Gordon Willis, the legendary cinematographer, who has died aged 82, was one of the key figures of American cinema in the 1970s, helping bring the Godfather trilogy and Woody Allen's best films to the screen.
Nicknamed the Prince of Darkness for his ability to play with shadow and light, Willis's cinematography was one of the great joys of American cinema in the years before Star Wars. And he knew the worth of his own talents. He once said, "It's hard to believe, but a lot of directors have no visual sense. They only have a storytelling sense. If a director is smart, he'll give me the elbow room to paint."
Born in Queens, New York, Willis spent most of his life turning - to quote director John Boorman's definition of cinema - money into light. The son of a make-up man for Warner Brothers, Willis found his way to cinema via the army. During the Korean War he was assigned to the Air Force Photographic and Charting Service where he spent most of his time learning everything he could about film-making.
He shot his first film in 1969 and within a year he had started a long-lasting collaboration with director Alan J Pakula on Klute, starring Jane Fonda, who won an Oscar for her portrayal of the call girl Bree Daniel, and Donald Sutherland. "Gordon Willis makes so much of the picture a study in the colours of night and stealth," the film critic David Thomson wrote last year.
The film's dreamy, paranoid vision was a huge influence on the subsequent new American cinema of the 1970s and Willis was responsible for many of the key films of the era, shooting both The Parallax View and All the President's Men for Pakula. For the first time American cinema was embracing ambiguity and Willis provided a visual template for it. But it was his work on the Godfather trilogy with Francis Ford Coppola and on Annie Hall and Manhattan - filmed in glorious black and white - with Woody Allen that sealed his reputation.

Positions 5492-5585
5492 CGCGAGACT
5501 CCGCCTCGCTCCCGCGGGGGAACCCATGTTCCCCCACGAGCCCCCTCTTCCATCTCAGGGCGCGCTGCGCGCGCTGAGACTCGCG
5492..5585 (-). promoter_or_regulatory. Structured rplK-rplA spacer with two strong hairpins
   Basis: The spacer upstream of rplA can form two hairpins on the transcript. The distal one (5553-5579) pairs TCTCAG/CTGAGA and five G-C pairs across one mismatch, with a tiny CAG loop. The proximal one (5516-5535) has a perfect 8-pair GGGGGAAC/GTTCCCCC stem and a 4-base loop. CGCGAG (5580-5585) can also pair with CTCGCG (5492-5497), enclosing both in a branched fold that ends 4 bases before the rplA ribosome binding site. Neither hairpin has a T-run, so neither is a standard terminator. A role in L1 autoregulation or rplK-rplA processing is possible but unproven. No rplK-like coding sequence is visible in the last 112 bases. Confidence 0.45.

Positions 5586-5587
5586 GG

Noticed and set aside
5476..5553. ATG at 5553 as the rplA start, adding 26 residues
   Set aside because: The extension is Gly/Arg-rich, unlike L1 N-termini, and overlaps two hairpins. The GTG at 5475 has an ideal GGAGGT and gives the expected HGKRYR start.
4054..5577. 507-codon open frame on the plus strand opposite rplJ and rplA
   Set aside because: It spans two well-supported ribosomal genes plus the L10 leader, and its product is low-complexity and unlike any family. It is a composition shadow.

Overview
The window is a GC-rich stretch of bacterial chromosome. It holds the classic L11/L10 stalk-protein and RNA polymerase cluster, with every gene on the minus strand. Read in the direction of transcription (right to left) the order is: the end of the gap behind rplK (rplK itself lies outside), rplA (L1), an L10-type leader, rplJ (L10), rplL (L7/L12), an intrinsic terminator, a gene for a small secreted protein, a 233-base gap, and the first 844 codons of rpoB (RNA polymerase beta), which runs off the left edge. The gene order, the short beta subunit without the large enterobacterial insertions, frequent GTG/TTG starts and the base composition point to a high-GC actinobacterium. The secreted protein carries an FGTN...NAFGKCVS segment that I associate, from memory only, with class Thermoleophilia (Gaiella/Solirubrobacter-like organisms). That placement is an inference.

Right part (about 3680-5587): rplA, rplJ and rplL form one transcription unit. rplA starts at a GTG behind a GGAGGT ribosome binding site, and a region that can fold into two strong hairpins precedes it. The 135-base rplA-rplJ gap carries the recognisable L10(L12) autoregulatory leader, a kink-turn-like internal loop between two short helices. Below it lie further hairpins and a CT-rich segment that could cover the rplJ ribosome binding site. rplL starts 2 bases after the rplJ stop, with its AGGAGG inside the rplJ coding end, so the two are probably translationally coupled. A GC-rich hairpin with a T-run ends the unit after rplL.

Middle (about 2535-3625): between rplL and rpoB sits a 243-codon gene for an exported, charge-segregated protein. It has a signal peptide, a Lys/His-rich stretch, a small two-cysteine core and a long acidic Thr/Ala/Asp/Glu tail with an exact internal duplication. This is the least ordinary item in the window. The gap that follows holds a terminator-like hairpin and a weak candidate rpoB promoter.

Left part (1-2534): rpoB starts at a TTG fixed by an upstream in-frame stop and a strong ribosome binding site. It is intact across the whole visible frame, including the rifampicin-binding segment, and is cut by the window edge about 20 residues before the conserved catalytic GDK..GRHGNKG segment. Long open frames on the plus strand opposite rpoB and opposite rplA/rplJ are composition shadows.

He was a long-term collaborator with Allen, shooting Stardust Memories, The Purple Rose of Cairo, Zelig and Broadway Danny Rose, one of Allen's most joyful movies and, Manhattan apart, perhaps his most beautiful.
He made one, little-regarded, foray into directing with the 1980 film Windows, an erotic thriller starring Talia Shire, but he soon returned to his customary place behind the lens where he continued to work into his seventh decade, shooting films such as Presumed Innocent and Malice. His last film credit came in 1997 working once more with Pakula on the IRA thriller The Devil's Own, with Harrison Ford and Brad Pitt, a film that proved something of a diminuendo in both men's stellar filmography. "I got tired of trying to get actors out of trailers, and standing in the rain," he said of his subsequent retirement.
Remarkably he never received an Oscar nomination during his golden years in the 1970s, though nominations did follow for Zelig and The Godfather Part III and he was finally given an honorary Oscar for lifetime achievement in 2010.